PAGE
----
"Bouk’s excellent How Our Days Became Numbered takes us back to the terrain of insurance, where he explores the technologies and calculations that actuaries, executives, and doctors used to transform individuals into 'risks'. He shows most concretely how underlying differences in power and wealth became embedded in financial techniques and assumptions. Time and again, those at the top benefit from instability while the least enfranchised are left with nothing. Inequality looms in all these works, but in Bouk’s it constitutes and reconstitutes the architecture of finance itself." (American Quarterly)

"Bouk’s wonderful new book is a timely history of the roots of our contemporary situation. He explores how the American life insurance industry transitioned from its late-nineteenth century
aspirations of predicting fate to an early-twentieth century effort to master death. It is not only a
history of actuarial science, but also a cultural history of capitalism – and a surprisingly gripping
tale for an industry that many, preteens included, are liable to find dull. Bouk narrates the story
through a cast of characters who traipse through graveyards, assemble massive databases, and investigate corporate malfeasance. Statistics about life and death, he demonstrates, are anything but boring; rather, they are animated by and occasion moral debates about family, race, and the future of the nation." (Journal of Cultural Economy)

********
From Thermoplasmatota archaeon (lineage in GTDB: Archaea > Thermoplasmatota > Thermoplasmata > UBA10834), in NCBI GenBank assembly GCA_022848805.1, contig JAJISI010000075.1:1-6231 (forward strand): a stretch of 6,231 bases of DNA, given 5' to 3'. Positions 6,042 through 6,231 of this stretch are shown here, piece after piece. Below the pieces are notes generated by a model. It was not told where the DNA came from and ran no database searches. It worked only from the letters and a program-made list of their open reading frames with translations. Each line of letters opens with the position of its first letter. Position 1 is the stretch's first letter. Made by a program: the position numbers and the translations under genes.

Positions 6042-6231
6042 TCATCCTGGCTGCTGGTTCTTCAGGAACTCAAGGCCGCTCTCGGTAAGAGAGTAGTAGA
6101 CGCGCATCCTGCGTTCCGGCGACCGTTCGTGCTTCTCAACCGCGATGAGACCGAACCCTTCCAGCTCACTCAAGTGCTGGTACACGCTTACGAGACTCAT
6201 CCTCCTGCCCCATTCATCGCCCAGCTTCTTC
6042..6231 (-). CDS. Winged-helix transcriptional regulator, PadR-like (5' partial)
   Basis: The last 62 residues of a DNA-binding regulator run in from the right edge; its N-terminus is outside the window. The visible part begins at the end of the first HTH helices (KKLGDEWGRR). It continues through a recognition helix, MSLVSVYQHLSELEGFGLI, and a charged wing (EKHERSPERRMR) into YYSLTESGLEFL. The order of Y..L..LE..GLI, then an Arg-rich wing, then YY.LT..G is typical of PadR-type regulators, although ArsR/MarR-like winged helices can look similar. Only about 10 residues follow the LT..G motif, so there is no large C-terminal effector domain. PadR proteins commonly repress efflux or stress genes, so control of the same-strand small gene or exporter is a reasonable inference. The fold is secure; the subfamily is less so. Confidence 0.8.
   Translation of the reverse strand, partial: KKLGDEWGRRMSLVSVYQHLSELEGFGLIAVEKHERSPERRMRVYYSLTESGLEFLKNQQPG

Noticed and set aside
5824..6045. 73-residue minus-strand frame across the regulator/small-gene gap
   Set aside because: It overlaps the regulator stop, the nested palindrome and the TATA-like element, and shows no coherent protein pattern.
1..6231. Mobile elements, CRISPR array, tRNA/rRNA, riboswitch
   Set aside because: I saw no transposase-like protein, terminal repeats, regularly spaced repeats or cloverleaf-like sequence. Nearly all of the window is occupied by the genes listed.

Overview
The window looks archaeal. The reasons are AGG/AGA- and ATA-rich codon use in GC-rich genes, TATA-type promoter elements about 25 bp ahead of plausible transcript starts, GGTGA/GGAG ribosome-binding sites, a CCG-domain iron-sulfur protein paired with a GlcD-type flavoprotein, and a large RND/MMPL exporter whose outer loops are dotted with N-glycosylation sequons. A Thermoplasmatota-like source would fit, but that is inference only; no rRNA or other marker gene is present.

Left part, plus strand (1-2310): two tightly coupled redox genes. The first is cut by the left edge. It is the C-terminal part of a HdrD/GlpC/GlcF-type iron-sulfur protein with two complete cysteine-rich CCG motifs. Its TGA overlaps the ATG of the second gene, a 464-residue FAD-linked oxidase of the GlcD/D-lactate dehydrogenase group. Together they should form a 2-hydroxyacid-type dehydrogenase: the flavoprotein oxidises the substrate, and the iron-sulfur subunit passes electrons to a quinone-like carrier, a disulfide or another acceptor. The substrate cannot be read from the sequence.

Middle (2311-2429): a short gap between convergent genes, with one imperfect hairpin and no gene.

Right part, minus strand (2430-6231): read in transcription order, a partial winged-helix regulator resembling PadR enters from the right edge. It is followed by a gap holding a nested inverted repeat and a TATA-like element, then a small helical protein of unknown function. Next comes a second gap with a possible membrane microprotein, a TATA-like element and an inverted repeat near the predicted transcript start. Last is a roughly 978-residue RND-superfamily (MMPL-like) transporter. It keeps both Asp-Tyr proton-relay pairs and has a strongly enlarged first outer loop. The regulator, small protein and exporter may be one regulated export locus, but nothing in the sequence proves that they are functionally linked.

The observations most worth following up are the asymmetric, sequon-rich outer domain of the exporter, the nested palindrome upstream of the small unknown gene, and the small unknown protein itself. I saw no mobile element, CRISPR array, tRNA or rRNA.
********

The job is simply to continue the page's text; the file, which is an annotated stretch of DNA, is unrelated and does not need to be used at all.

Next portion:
"It is hard to write engagingly about insurance and the history of statistics. Bouk has succeeded in this feat.
Vivid, sometimes poetic prose, surprising examples, and memorable characters enliven the text. This is a very ambitious book." (The American Historical Review)

"Bouk, a modern US historian working within a relatively new field called the history of capitalism, offers a fresh perspective. In How Our Days Became Numbered, Bouk provides insight into the development of data-driven mechanisms in consumer finance." (Science, Technology, & Human Values)

"An excellent study of the profound and lasting impact of risk making on people's lives." (Choice)

"Readers versed in statistical methods will find Bouk’s treatment of the Armstrong Investigation of 1905 into insurance practices interesting. The actuary Emory McClintock came under fire for his use of arcane smoothing methods, especially in determining income related to the distribution of dividends to policyholders. The smoothing methods pioneered by actuaries like McClintock and heavily criticized in the investigation have been refined and developed over the past 100 years to become a key tool in a statistician’s toolbox. Such discussions make How Our Days Became Numbered well worth the read." (Journal of Interdisciplinary History)

"How Our Days Became Numbered provides a subtle and illuminating history of the debates and practices of the executives, actuaries, and salespeople who confronted the growing prominence and complexity of their transforming profession." (Journal of the History of the Behavioral Sciences)

"A valuable contribution to the recent windfall of monographs on the history of American life insurance....How Our Days Became Numbered provides a welcome and timely reminder of the treasure trove of politically relevant material that lurks in the archives of corporate America and of the insight that emerges when that record is mined by such capable hands." (Business History Review)